A hernia can occur when an organ, or possibly fatty tissue, finds its way into your fascia (the surrounding area of a muscle). They are most common in the abdomen but can also occur in the groin, thigh, or belly button. There are 5 common types of hernias.
- Hiatal: This is when a hernia affects the upper stomach. It squeezes its way through the hiatus which is an opening in your diaphragm where the esophagus passes food.
- Inguinal: This is when the bladder pushes through the abdominal wall in into an area of the groin called the inguinal canal. These are most common in men, and almost 96% of groin area hernias are inguinal.
- Femoral hernia: This type of hernia arises when the intestine of the canal that has the femoral artery enters the upper thigh area. These are most common in women, especially those who are pregnant or obese.
- Incisional hernia: This is when the intestine pushes through the abdominal wall in area where a prior abdominal surgery occurred.
- Umbilical hernia: This type occurs when part of the small intestine passes through the abdominal wall close to the naval. This is common in newborn babies and women who have had a lot of children.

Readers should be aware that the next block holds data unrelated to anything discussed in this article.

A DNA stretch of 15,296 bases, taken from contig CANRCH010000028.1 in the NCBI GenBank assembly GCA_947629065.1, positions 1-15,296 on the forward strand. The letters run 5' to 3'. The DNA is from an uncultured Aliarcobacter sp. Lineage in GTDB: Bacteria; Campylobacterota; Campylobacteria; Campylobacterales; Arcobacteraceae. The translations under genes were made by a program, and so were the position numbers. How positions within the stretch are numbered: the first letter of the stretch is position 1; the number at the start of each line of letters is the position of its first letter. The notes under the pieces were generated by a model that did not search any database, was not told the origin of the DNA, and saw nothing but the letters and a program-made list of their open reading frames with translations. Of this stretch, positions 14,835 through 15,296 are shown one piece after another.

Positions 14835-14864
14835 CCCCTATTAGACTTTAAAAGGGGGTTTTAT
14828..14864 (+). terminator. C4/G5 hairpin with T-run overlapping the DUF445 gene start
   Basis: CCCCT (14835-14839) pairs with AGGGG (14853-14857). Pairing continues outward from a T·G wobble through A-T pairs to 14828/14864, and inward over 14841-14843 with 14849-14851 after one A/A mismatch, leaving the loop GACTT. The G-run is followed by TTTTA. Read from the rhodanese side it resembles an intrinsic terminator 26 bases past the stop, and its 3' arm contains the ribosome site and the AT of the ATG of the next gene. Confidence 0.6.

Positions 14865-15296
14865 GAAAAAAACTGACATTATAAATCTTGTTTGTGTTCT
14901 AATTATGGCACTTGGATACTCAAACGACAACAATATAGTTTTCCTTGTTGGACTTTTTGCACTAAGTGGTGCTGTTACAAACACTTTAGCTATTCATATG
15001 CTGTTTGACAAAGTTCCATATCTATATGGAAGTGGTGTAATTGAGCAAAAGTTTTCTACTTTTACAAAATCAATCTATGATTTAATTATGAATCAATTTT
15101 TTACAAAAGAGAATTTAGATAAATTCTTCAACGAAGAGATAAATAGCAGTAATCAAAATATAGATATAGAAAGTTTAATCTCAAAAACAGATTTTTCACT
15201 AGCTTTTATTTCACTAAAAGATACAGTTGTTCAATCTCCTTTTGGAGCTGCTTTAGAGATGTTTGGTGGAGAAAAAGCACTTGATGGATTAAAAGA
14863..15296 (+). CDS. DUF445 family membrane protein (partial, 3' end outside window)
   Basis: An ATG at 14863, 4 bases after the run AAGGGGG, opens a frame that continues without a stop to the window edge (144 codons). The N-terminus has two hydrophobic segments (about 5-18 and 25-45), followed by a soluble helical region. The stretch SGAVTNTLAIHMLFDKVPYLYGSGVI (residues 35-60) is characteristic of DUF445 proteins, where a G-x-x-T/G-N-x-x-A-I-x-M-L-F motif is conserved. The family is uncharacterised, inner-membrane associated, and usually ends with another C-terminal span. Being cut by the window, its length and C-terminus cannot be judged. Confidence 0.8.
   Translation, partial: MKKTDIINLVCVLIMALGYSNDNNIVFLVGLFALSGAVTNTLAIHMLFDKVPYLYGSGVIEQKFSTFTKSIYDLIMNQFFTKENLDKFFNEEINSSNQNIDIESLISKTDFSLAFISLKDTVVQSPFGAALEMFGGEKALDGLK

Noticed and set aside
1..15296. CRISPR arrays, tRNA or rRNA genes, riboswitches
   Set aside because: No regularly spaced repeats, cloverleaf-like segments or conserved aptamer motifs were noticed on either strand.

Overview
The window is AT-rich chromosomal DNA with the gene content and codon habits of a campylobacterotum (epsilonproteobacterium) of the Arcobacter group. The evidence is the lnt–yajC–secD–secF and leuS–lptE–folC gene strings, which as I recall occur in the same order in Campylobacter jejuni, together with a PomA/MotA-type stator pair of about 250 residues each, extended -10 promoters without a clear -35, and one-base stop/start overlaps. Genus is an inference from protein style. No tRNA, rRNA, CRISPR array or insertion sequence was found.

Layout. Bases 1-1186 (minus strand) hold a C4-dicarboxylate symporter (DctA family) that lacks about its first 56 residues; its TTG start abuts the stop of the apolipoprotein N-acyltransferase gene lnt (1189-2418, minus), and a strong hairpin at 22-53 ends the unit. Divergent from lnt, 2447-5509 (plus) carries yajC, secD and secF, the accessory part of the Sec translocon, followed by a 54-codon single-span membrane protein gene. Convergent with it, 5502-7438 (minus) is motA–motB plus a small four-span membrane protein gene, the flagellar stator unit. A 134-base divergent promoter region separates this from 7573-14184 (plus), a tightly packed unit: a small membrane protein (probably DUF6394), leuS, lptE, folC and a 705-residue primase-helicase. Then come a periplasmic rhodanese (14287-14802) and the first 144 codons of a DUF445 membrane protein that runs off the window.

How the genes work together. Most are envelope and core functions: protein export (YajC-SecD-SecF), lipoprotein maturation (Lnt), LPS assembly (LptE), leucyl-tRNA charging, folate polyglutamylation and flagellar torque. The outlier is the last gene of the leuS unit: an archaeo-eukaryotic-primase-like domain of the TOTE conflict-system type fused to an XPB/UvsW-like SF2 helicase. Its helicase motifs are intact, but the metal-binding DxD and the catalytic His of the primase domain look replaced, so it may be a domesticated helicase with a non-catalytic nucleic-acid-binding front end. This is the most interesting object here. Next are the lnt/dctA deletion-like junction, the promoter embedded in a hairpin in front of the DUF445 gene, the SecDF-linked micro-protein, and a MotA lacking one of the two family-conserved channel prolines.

Hernias are primarily caused by anything that increases pressure to the abdomen area. There are several ways this can occur such as when lifting heavy objects that cause strain because the abdominal muscles are not engaged, from deep coughing or sneezing, or from constipation or diarrhea. Certain lifestyle habits such as smoking, obesity, or poor diet can lead to weakening of the muscles which increases risk for hernias to occur. The pressure pushes through a weak area or opening of the muscle (fascia).
The symptoms of a hernia include pain or discomfort to the affected area. This pain is heightened when a person coughs, bends over, or lifts something. A hernia can be diagnosed by a doctor from an X-ray or endoscopy. Changing diet can help alleviate a hernia, but it won’t make it go away. Keeping a healthy body weight is also important. Avoiding foods that cause acid reflux or heart burn can help, especially if you have a hiatal hernia. These symptoms can also be helped by over-the-counter antacids. Sometimes hernias go away with time. If the hernia continues to grow and cause pain, a doctor may decide that surgery is best. Open surgery is a longer recovery than laparoscopic repair. However, the hernia is more likely to re-occur with the laparoscopic method and not all hernias can be treated this way. Always know that pain is your body speaking to you, so seek a doctor’s help when an area is persistently causing you discomfort. Don’t let a hernia stop you from your daily activities and being able to exercise and enjoy life.